Brunch, Barbecue and Community

If you like chicken and waffles, Po’Shines Cafe de la Soul serves up a killer brunch in Portland’s Kenton neighborhood. But the restaurant is about more than just food. It’s a longstanding work-force training program through its nonprofit, Teach Me to Fish, that sprung from the nondenominational church Celebration Tabernacle. Founder E.D. Mondaine sought to empower local youth with work readiness and culinary-arts trainings, employing them at the cafe. It began in 1990 with coffee; today it’s a full-service restaurant with Southern breakfast favorites, brisket, shrimp, po’ boys and catfish served all day.  Trap Kitchen and Kee’s Loaded Kitchen are both black-owned food carts with huge followings and fans like Snoop Dogg and Kobe Bryant.

Ethiopian, African and Carribean

There’s nothing like tearing off a piece of fresh injera (Ethiopian flatbread) and scooping up bites of food. Find one of the city’s top Ethiopian spots at Bete-Lukas in Southeast Portland, an artsy space with a veggie-centric menu, plus tasty sambusa (fried pastry with a savory filling). Also in Southeast Portland, Spice of Africa dishes up modern Kenyan and Ethiopian classics for lunch and dinner. If you love the cuisine, you can sign up for a cooking class taught by Kenya-born chef Wambui Machua, who founded Spice of Africa in 2008 as a cooking school to raise funds for a library, community center, community kitchen and other economic development projects in rural Africa. Nearby, at the popular Portland Mercado collection of international food carts, Mathilde’s Kitchen is beloved for its Haitian cuisine, including curried goat, oxtail stew, fried plantains and her homemade sorrel-ginger drink.

People gathering at coffee shop in Portland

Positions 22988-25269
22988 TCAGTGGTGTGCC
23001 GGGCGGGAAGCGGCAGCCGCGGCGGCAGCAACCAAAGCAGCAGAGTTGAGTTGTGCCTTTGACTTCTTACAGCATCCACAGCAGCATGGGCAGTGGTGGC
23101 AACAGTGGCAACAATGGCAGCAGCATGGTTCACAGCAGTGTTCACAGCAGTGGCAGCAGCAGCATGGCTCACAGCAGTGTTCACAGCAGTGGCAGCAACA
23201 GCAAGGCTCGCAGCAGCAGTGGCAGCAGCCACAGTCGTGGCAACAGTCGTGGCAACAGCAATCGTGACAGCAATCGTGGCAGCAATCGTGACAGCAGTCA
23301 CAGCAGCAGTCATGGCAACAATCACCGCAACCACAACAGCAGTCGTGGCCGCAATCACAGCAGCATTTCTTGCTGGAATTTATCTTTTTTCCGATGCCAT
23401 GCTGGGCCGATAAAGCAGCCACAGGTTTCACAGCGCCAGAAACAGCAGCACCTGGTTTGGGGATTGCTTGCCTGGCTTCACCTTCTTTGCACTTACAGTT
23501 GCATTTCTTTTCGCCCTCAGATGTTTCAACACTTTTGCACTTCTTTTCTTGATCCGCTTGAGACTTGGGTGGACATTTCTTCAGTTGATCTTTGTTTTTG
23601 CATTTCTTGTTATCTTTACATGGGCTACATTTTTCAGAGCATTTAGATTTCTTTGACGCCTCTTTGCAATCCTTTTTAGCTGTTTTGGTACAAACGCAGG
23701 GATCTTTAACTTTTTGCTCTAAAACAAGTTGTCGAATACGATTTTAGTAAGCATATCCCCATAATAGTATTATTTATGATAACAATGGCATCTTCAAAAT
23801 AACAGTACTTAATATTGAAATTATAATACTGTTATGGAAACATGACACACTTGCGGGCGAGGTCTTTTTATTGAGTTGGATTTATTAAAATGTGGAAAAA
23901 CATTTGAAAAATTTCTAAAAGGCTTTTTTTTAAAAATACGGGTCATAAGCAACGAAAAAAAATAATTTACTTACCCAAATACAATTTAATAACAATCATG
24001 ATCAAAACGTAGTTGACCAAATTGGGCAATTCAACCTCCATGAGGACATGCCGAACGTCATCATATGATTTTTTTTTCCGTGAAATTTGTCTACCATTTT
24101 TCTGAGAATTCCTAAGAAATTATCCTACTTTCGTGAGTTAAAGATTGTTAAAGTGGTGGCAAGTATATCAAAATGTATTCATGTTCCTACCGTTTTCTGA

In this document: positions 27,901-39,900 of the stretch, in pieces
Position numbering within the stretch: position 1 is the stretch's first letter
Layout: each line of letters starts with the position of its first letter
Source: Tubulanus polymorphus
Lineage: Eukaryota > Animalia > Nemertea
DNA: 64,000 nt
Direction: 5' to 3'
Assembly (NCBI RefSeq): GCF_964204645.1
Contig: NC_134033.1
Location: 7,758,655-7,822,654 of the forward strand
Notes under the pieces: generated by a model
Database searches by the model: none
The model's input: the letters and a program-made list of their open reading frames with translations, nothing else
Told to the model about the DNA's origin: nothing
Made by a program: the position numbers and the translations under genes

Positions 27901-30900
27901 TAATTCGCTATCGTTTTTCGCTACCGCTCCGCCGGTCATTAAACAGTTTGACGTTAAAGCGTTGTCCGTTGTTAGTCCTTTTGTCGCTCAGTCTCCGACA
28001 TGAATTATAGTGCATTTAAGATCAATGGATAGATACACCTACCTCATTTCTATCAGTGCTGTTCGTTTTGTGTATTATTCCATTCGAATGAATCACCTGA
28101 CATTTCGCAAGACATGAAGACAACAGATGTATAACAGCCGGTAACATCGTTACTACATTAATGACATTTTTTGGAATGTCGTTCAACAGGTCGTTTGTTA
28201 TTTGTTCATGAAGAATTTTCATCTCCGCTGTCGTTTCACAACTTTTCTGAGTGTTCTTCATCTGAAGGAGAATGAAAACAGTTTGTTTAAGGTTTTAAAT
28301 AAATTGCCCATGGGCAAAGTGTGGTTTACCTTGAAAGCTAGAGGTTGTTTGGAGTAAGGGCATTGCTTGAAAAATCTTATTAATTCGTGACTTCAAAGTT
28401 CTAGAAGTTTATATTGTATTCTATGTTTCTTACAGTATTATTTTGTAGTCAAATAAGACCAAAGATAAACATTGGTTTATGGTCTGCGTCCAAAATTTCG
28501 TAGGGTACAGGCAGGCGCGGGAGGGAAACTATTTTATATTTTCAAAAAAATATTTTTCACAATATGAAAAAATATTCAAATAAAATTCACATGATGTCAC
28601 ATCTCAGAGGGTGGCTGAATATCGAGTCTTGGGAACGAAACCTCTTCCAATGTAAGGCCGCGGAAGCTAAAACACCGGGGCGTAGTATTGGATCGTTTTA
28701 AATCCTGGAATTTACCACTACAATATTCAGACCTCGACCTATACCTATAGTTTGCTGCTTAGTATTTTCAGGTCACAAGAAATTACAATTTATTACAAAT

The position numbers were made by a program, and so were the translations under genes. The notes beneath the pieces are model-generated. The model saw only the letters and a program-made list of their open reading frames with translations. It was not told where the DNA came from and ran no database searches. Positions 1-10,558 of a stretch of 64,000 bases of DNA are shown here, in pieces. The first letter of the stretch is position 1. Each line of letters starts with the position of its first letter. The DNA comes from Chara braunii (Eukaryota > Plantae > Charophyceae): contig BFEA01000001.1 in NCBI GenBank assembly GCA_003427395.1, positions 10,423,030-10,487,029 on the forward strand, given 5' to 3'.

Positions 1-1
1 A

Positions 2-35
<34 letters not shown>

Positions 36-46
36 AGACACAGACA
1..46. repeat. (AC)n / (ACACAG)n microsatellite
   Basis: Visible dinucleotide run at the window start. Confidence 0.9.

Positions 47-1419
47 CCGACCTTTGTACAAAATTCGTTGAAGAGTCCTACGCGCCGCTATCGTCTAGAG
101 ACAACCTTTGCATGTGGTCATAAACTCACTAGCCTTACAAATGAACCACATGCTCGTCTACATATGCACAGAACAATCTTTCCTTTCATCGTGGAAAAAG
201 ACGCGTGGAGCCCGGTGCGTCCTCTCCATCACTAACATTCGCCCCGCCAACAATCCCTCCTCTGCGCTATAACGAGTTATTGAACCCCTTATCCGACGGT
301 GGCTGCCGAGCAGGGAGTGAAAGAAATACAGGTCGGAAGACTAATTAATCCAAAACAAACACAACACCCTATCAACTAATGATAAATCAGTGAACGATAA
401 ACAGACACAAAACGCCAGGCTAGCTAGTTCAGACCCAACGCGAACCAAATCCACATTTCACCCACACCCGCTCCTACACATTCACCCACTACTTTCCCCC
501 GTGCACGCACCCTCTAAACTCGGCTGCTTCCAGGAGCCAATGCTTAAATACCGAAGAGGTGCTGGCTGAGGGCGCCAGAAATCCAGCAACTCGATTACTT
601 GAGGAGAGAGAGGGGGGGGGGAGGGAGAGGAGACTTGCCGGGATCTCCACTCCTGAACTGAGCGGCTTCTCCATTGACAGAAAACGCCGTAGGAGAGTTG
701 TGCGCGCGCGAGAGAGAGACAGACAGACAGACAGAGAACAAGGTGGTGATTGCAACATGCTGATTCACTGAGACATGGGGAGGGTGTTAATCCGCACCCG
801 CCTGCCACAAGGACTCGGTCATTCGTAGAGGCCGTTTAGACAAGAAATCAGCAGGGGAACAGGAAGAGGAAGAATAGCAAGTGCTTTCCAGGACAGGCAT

Old Town Portland’s Deadstock Coffee Roasters is a great spot to get a cup o’ joe. (Photo by Deadstock Coffee)

Coffee and Wine

Old Town Portland’s Deadstock Coffee Roasters is a great spot to get a cup o’ joe — and soak up the sneaker culture that owner Ian Williams, a former sneaker designer, imbues throughout the space. You can’t buy sneakers here, but Williams is happy to recommend some of his favorite spots. In North Plains — about 20 miles west of Portland — the tasting room at Abbey Creek Vineyard is decidedly hip-hop, with music, bold colors and a distinct swagger to the typically buttoned-up experience of wine tasting. Owner Bertony Faustin is known as the first black winemaker in Oregon and produced the documentary “Red, White and Black” to inspire other people of color to pursue their entrepreneurial passions. 

For more, read up on the Faces of Black Oregon.

About The
Author

Jen Anderson
Jen Anderson writes and edits Travel Oregon's e-newsletters, annual Visitor Guide and other editorial content. She loves finding the latest places to eat, drink and play around the state with her husband and two young boys. Brewpubs, beaches and bike trails top the list.